Tag: Nina Yang Bongiovi

Musician/Filmmaker Boots Riley Sells “Sorry to Bother You” at Sundance Film Festival to Annapurna Pictures

by  via Variety.com

Annapurna Pictures has purchased the film “Sorry to Bother You” following its premiere at the Sundance Film Festival. The workplace satire sold in a competitive seven-figure deal, with the studio picking up worldwide rights.

“Sorry to Bother You” centers on an Oakland-based telemarketer named Cassius Green who discovers a magical key to professional success. It takes on such topics as racism and corporate greed — some buyers felt its satire was deft, while others griped that it juggled too many ideas.

Boots Riley via supportagentsfilm.com

The film stars Lakeith Stansfield (“Atlanta”, “Get Out”), Tessa Thompson (“Creed”), Armie Hammer (“Call Me by Your Name”), David Cross (“Arrested Development”), and Terry Crews (“Brooklyn Nine-Nine”). It was written and directed by Boots Riley, who is better known as a musician. He provides vocals for The Coup and Street Sweeper Social Club.

Annapurna, which specializes in auteur-driven fare such as “The Master” and “Detroit,” was pretty blunt about its love for the picture. “We f—ing love this movie,” the studio said in a statement.

The film was produced by Nina Yang Bongiovi, Forest Whitaker, Charles D. King, George Rush, Jonathan Duffy, and Kelly Williams. It was co-financed by MNM Creative, MACRO, and Cinereach.

To read full article, go to: http://variety.com/2018/film/news/sundance-sorry-to-bother-you-annapurna-1202677125/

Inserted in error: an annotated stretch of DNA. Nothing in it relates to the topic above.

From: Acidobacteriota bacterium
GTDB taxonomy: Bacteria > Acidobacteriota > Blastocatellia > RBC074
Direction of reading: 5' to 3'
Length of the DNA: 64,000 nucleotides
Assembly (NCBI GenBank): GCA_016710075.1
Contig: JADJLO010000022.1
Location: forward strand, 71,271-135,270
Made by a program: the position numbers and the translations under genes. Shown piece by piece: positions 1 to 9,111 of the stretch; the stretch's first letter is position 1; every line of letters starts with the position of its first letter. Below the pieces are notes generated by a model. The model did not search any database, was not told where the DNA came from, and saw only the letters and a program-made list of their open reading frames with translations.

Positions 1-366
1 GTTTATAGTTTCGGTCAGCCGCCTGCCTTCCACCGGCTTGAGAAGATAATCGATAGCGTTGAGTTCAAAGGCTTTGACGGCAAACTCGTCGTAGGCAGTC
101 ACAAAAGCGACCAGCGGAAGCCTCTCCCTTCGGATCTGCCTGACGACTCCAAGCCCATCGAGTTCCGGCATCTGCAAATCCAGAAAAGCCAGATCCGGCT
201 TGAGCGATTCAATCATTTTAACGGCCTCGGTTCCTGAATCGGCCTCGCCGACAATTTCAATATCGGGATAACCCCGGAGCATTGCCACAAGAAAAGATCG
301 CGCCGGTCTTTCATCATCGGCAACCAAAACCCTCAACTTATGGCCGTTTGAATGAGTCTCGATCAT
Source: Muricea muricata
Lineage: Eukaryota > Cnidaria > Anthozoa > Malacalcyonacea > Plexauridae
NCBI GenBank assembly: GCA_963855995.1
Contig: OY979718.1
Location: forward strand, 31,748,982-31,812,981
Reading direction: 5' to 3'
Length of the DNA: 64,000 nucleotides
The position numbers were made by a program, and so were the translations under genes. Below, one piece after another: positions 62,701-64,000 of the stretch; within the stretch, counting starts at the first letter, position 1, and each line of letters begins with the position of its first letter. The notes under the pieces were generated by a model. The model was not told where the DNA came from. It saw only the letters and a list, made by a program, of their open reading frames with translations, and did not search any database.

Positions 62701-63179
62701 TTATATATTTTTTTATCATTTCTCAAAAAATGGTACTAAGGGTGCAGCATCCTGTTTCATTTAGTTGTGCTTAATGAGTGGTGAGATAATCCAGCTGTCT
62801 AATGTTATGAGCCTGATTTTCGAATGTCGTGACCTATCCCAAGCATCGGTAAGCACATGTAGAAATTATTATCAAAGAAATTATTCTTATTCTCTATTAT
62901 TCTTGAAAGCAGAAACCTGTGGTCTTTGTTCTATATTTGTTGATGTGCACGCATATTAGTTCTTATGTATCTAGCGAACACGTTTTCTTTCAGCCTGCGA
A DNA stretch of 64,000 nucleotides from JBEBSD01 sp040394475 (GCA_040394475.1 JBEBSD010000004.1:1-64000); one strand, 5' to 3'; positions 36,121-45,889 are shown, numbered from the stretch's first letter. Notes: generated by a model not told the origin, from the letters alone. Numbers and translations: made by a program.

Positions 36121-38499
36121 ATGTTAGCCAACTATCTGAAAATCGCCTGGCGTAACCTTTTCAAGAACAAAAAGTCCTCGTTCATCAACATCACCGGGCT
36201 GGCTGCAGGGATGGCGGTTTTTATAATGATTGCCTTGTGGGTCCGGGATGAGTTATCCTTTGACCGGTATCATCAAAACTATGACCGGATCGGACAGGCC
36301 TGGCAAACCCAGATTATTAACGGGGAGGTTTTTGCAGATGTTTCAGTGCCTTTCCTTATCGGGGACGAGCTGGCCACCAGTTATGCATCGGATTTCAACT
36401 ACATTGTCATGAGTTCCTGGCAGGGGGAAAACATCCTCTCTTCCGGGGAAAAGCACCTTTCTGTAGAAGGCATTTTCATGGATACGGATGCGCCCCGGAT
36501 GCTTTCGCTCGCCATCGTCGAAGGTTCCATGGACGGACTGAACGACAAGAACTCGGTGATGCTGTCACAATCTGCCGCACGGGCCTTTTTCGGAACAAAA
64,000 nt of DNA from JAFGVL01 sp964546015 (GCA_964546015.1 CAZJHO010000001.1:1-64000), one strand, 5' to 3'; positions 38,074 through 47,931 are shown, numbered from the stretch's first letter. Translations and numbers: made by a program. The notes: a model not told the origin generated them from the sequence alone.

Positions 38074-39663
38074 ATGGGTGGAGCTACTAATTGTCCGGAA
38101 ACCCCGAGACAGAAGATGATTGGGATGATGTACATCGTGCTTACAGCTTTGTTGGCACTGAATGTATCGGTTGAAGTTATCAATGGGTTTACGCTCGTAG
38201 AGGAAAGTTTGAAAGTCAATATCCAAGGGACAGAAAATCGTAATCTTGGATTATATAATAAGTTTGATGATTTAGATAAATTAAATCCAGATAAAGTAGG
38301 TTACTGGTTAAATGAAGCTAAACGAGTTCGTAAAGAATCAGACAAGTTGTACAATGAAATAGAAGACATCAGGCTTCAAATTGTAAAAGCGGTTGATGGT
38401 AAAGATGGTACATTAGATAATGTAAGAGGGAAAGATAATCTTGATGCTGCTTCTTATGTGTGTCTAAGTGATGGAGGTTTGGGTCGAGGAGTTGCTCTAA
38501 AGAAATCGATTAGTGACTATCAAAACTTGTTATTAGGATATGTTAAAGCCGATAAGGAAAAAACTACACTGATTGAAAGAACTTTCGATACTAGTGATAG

Director Ryan Coogler Brings Heart, Talent to ‘Fruitvale’

director Ryan Coogler poses for photographers during a photo call for the film "Fruitvale Station" at the 66th international film festival, in Cannes, southern France. Coogler’s “Fruitvale Station” _ his first dramatic feature and first project since graduating with a master’s degree in 2011 _ won both jury and audience awards at the Sundance Film Festival, and attended the Cannes Film Festival. (AP Photo/Francois Mori, file)
Director Ryan Coogler poses for photographers during a photo call for the film “Fruitvale Station” at the 66th international film festival, in Cannes, southern France. Coogler’s “Fruitvale Station” _ his first dramatic feature and first project since graduating with a master’s degree in 2011 _ won both jury and audience awards at the Sundance Film Festival, and attended the Cannes Film Festival. (AP Photo/Francois Mori, file)

LOS ANGELES (AP) — Ryan Coogler is back on the University of Southern California campus for the first time since becoming one of the country’s most promising young filmmakers, and he heads straight to the camera-rental center where he worked as a student. He runs into a former classmate, who high-fives and congratulates him, then asks for a photo. Coogler sheepishly obliges.

“This is inspiring, right here!” the younger man says as he snaps an iPhone shot of himself and Coogler. “Thank you, bro!”  Coogler gives the student his email address, then looks for his old boss, the equipment manager, who tells the 27-year-old filmmaker that he’s set a new standard for success at USC’s film school, which counts Ron Howard and George Lucas as alumni.

There’s no doubt he has. Coogler’s ”Fruitvale Station” — his first dramatic feature and first project since graduating with a master’s degree in 2011 — won both jury and audience awards at the Sundance Film Festival, where the Weinstein Co. outbid a dozen studios to distribute it. Originally called simply “Fruitvale,” the film opens Friday in New York and Los Angeles, and around the nation later this month. Oscar buzz has already begun.

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